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Every Friday, we highlight a title from our collection at
http://e-inc.lib.overdrive.com
.  Let us know what you think of these selections, and tell us about eBooks you’ve enjoyed – we may feature them here!

Resource of the Month: AccessScience

Are you looking for an authoritative Reference resource for your children (or students)? AccessScience is here for you and your budding scientists!

AccessScience describe themselves this way:

AccessScience is an authoritative and dynamic online resource that contains incisively written, high-quality reference material that covers all major scientific disciplines. An award-winning gateway to scientific knowledge, it offers links to primary research material, videos and exclusive animations, plus specially designed curriculum maps for teachers. With these and other online features, AccessScience is continually expanding the ways it can demonstrate and explain core, trustworthy scientific information in a way that inspires and guides users to deeper knowledge.

AccessScience’s home page presents the resources in easy-to-find categories. Tabs for Biography, Articles, and Media get you and your student to the category you need quickly. If you need everything AccessScience has to offer on a particular subject, use the search engine at the top of the page. If you get too many results using the simple search engine, the advanced search engine allows you to refine your search. If you are looking for a specific photo or video you can also limit your search by file type.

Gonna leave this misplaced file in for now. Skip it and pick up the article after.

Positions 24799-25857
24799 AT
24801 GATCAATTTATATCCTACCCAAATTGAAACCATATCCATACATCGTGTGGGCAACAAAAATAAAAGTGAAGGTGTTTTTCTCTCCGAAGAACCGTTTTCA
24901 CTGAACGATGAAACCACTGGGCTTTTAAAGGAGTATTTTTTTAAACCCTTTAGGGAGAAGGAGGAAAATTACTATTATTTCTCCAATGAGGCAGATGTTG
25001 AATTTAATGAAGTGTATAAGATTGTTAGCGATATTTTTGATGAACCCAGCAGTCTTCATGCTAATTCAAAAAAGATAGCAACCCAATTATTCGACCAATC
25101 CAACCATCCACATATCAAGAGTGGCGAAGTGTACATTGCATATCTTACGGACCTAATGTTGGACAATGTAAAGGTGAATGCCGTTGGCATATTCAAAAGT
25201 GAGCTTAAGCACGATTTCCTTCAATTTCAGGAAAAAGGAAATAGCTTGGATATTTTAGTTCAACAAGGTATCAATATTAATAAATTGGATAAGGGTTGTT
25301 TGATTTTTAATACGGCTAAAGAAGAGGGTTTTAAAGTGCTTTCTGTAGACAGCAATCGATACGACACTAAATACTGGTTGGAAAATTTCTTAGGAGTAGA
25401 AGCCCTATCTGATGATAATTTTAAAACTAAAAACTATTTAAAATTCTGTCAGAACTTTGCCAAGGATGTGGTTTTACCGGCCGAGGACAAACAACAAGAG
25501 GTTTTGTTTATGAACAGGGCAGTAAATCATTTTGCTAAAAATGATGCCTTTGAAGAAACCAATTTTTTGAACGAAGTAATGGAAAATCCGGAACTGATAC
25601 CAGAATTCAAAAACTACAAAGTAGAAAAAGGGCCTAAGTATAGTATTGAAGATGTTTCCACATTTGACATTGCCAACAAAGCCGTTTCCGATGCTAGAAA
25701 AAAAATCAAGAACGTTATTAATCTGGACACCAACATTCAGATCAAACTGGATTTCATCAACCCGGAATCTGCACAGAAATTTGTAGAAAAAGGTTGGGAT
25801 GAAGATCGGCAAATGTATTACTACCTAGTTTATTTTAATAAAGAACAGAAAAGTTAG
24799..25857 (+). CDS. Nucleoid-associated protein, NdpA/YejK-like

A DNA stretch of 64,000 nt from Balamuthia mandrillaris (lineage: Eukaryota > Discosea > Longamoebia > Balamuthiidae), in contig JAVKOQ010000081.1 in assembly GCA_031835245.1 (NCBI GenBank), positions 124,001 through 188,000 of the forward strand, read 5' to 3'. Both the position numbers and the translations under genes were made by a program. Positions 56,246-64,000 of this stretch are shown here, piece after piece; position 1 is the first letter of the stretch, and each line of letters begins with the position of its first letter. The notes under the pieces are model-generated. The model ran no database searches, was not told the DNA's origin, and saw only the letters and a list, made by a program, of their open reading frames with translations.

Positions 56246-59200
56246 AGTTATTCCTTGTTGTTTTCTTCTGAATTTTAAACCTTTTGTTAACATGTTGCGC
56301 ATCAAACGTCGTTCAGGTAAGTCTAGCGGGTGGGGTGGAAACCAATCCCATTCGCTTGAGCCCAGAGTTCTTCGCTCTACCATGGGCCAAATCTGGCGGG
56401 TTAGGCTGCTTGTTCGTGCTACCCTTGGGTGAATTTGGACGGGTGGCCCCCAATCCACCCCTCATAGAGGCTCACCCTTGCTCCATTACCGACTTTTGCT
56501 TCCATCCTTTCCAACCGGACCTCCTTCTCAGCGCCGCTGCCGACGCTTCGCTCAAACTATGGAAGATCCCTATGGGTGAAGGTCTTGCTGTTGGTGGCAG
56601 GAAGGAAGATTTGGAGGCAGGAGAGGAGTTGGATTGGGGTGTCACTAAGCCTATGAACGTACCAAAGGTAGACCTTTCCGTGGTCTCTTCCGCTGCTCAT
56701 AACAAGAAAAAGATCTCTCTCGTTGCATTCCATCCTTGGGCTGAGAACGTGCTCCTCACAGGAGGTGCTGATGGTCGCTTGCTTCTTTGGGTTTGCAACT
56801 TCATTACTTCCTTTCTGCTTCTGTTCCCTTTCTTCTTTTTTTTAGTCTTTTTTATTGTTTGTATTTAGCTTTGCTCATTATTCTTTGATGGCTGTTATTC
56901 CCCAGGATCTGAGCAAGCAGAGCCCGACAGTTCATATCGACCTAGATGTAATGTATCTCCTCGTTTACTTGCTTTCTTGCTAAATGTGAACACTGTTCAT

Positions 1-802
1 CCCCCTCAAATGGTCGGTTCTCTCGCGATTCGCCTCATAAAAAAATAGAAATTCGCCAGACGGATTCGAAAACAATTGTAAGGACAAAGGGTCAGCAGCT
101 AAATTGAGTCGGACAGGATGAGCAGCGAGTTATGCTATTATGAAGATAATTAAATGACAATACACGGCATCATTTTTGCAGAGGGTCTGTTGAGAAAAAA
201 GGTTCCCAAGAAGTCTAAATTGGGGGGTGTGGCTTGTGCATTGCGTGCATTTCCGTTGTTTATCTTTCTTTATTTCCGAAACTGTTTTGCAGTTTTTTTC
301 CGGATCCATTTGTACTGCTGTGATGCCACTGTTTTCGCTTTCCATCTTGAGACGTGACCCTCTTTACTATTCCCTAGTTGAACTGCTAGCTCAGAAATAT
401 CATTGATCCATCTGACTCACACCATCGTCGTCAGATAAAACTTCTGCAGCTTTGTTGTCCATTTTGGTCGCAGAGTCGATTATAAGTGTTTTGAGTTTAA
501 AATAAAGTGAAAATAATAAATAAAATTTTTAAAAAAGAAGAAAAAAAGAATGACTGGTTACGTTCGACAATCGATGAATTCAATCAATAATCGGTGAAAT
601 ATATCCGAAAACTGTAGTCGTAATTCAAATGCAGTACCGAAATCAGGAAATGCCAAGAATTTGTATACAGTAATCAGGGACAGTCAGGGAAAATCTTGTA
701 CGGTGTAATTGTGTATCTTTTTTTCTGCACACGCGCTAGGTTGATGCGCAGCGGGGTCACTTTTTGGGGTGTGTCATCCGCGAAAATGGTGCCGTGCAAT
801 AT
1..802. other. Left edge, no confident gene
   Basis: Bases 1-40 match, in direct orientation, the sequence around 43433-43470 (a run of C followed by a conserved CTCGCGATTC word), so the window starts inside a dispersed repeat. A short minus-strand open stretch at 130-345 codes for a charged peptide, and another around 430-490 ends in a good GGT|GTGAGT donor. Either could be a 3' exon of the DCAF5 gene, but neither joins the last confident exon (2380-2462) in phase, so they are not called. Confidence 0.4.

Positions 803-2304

The easiest way to, ahem, access AccessScience is to go to the library’s website (www.chathamlibraries.org), click on Online Resources, then click the large NC LIVE link at the top of the Online Resources page. When you land on NC LIVE, you can either click on the link that says “Science & Technology” or you can type “AccessScience” in NC LIVE’s search field. If you are accessing this resource outside of the library, you will be prompted to log in with your library card number.

eBook Friday: Trauma

Trauma: A Novel,
by Daniel Palmer and Michael Palmer

Dr. Carrie Bryant’s four years as a neurosurgical resident at White Memorial Hospital have earned her the respect and admiration from peers and staff alike. When given the chance of performing her first unsupervised brain surgery, Carrie jumps at the opportunity.

What should have been a routine, hours long operation, turns horribly wrong and jeopardizes her patient’s life. Emotionally and physically drained, Carrie is rushed back to the OR to assist in a second surgery. There, she makes a careless and tragic mental error resulting in irreparable brain damage to her second patient. With her confidence shattered, Carrie quits her residency and moves back home where her younger brother, Adam, a combat vet suffering from debilitating PTSD, also lives.

When Carrie learns about an experimental program at the VA Medical Center exploring the use of Deep Brain Stimulation (DBS) that could forever cure the emotional and memory trauma of PTSD, it seems like a way back into medicine. Carrie is apprehensive, but a chance meeting with David Hoffman, a reporter for the Lowell Observer writing a story on PTSD, helps her overcome any hesitation.